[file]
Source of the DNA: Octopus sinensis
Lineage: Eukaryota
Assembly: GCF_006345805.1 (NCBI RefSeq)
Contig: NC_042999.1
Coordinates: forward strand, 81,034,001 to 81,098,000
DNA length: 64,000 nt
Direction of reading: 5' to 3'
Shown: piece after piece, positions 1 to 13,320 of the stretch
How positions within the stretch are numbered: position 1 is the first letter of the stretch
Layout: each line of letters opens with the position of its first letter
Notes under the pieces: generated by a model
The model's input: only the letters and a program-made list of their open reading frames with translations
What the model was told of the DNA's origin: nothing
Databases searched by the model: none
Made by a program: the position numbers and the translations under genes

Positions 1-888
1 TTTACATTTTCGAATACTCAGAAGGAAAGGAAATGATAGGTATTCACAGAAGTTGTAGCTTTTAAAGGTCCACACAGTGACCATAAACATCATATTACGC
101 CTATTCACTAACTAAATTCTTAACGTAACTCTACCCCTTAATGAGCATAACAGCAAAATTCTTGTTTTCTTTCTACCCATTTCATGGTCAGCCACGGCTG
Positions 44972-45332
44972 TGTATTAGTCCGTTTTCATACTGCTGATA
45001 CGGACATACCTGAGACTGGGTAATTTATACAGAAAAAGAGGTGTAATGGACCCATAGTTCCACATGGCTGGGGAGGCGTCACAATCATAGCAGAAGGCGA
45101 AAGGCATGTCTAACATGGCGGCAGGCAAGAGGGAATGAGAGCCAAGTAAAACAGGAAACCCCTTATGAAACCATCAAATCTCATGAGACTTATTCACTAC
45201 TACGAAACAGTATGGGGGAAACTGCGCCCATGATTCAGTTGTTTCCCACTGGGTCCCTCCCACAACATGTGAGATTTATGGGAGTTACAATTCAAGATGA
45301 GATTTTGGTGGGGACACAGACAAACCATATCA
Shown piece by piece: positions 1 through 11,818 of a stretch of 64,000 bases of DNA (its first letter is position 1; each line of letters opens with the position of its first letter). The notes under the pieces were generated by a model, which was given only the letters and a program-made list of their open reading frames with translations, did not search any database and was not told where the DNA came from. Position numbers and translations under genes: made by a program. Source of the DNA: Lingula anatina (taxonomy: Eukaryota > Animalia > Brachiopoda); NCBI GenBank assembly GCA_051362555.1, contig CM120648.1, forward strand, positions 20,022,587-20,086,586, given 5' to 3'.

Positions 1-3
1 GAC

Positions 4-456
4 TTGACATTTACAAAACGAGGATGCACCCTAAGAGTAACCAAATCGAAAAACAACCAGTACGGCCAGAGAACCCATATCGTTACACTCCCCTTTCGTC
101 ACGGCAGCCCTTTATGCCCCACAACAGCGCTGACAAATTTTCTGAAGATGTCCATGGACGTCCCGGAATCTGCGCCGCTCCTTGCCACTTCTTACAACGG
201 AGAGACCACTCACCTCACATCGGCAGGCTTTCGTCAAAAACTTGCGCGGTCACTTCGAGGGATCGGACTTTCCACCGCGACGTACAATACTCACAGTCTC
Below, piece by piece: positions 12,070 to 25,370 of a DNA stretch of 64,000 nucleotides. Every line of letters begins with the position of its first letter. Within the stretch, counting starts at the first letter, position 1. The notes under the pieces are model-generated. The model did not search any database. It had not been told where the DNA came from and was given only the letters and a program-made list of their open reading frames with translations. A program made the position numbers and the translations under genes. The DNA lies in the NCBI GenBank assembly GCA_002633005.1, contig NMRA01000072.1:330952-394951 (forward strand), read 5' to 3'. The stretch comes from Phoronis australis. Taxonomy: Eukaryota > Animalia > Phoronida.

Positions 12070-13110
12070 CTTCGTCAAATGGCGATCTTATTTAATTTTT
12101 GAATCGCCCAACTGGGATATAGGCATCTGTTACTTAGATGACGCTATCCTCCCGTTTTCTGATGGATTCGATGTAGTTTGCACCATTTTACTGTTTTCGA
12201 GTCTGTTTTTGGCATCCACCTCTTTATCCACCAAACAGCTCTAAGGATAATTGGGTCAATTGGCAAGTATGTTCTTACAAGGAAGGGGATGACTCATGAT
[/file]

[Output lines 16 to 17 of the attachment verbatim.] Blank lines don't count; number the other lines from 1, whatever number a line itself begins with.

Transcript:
Positions 1-888
1 TTTACATTTTCGAATACTCAGAAGGAAAGGAAATGATAGGTATTCACAGAAGTTGTAGCTTTTAAAGGTCCACACAGTGACCATAAACATCATATTACGC